Vienna has various iconic images…the cathedral roof, the giant Ferris wheel, the Danube, the lights at pedestrian crossings. Um, hang on…the what?
Yep, the pedestrian traffic lights.
Since their appearance in 2015, the “couples” red and green symbols have proved a huge hit with both visitors and the world’s media.
- Lights feature both mixed and same-sex couples
- Popular photo motif for visitors
- Easy to find near the city centre (see map below)
- See also:
The Eurovision legacy
You can thank the singer, Conchita Wurst, for the lights.
Back in 2014, Conchita’s rousing performance of Rise like a Phoenix won the Eurovision Song Contest for Austria1, a win that came with the privilege of hosting the following year’s event.
For those who don’t know, the Eurovision TV spectacle is a big deal in Europe, attracting over 180 million viewers each year.
In honour of the 2015 contest, held in Vienna’s Stadthalle, the city authorities took the opportunity to make a statement on equality, sexuality and tolerance by installing “couples” red and green lights at around 50 locations.
(One love part 2)
Each light has either a mixed, all-female or all-male couple in both “stop” and “go” versions; each one generally features a heart somewhere on the image.
The original plan was to take the lights down after the event, but they proved so successful and popular that they stayed.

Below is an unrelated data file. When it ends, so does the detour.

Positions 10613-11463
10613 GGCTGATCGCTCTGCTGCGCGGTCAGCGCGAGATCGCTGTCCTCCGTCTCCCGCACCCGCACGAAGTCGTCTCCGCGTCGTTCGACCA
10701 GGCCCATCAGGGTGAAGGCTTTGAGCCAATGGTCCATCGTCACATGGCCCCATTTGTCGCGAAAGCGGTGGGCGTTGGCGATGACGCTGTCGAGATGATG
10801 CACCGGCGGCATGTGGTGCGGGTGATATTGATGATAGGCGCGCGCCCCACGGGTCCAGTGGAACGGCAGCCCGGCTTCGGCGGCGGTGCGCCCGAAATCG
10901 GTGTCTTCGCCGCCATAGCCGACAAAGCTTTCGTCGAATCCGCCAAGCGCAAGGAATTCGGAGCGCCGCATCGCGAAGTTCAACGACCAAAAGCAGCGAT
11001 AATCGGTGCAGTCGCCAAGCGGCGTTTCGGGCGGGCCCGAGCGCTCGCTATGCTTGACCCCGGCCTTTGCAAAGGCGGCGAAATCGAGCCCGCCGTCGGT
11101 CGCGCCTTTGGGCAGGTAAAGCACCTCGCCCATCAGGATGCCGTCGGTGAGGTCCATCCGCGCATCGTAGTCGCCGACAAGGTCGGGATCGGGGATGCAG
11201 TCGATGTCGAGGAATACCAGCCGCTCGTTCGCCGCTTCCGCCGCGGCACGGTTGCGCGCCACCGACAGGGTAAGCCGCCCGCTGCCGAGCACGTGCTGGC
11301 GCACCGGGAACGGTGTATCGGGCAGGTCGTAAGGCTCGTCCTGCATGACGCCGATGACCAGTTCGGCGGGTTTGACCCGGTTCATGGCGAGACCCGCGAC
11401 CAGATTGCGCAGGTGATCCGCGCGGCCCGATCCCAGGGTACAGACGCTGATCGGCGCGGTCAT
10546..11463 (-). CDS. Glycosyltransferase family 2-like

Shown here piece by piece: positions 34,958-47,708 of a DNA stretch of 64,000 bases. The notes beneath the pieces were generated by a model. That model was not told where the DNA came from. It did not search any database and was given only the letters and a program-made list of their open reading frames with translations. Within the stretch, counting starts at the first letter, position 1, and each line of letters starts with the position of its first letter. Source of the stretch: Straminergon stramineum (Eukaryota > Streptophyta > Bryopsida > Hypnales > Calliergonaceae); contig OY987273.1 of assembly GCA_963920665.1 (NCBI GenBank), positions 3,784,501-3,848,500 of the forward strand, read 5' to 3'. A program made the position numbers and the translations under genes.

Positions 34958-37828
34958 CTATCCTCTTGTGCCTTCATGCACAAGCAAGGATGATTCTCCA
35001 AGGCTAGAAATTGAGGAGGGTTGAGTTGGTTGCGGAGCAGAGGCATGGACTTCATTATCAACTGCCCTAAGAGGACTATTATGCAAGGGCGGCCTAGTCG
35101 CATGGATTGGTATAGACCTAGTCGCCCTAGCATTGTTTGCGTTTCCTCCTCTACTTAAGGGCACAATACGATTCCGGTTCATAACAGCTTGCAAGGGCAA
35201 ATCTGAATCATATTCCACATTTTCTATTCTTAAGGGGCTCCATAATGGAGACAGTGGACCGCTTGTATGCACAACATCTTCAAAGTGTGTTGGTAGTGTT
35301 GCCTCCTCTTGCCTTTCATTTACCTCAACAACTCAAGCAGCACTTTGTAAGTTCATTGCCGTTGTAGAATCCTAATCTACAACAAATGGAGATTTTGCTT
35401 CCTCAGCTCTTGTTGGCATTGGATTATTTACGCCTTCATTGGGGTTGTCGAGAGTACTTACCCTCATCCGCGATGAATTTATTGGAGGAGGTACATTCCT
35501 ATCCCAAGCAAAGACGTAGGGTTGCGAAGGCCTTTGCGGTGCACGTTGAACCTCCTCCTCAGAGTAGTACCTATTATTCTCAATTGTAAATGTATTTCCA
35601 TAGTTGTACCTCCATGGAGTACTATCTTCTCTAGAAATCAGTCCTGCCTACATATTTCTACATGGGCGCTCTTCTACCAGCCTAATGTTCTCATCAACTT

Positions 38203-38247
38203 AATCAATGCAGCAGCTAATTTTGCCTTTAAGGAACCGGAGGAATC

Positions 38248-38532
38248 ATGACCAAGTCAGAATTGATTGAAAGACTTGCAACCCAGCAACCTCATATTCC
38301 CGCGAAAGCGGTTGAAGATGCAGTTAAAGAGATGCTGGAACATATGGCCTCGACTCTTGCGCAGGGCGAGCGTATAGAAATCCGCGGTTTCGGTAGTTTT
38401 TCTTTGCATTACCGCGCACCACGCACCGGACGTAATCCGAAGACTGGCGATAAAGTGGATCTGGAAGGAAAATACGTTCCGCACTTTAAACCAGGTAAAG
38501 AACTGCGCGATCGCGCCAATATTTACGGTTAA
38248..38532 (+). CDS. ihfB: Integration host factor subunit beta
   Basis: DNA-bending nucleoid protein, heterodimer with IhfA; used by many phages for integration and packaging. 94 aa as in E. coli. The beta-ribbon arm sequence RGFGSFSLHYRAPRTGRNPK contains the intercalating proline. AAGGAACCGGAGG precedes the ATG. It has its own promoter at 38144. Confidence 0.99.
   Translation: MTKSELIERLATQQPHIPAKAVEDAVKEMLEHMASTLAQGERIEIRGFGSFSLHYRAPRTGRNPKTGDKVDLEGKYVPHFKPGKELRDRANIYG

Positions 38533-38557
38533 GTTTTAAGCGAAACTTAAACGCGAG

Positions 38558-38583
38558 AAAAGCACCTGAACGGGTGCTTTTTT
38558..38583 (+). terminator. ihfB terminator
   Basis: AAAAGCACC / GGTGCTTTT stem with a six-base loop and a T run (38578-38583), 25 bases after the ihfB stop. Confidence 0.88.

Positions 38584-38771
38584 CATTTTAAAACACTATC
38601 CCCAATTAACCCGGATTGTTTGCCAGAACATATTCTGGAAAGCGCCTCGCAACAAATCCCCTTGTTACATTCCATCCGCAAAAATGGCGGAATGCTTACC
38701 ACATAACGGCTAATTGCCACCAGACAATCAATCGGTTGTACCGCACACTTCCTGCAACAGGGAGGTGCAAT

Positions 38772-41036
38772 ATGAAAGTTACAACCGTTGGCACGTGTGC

As well as their value as a social statement and tourist attraction, the new symbols actually improve road safety. A study revealed that fewer people cross the road at red when the lights feature the couples, rather than the usual single man.
Where to find the lights
On my travels, I’ve been marking the couple lights as I come across them. The map below shows those I’ve found so far (you can tell which side of Vienna city centre I live on).
You should find them at many of the tourist hotspots, such as around the Rathausplatz, near the state opera house, up the main shopping street (Mariahilfer Straße), or at either end of the MuseumsQuartier.
1Last time I visited, the House of Austrian History even had a display with the dress Conchita wore during her winning appearance.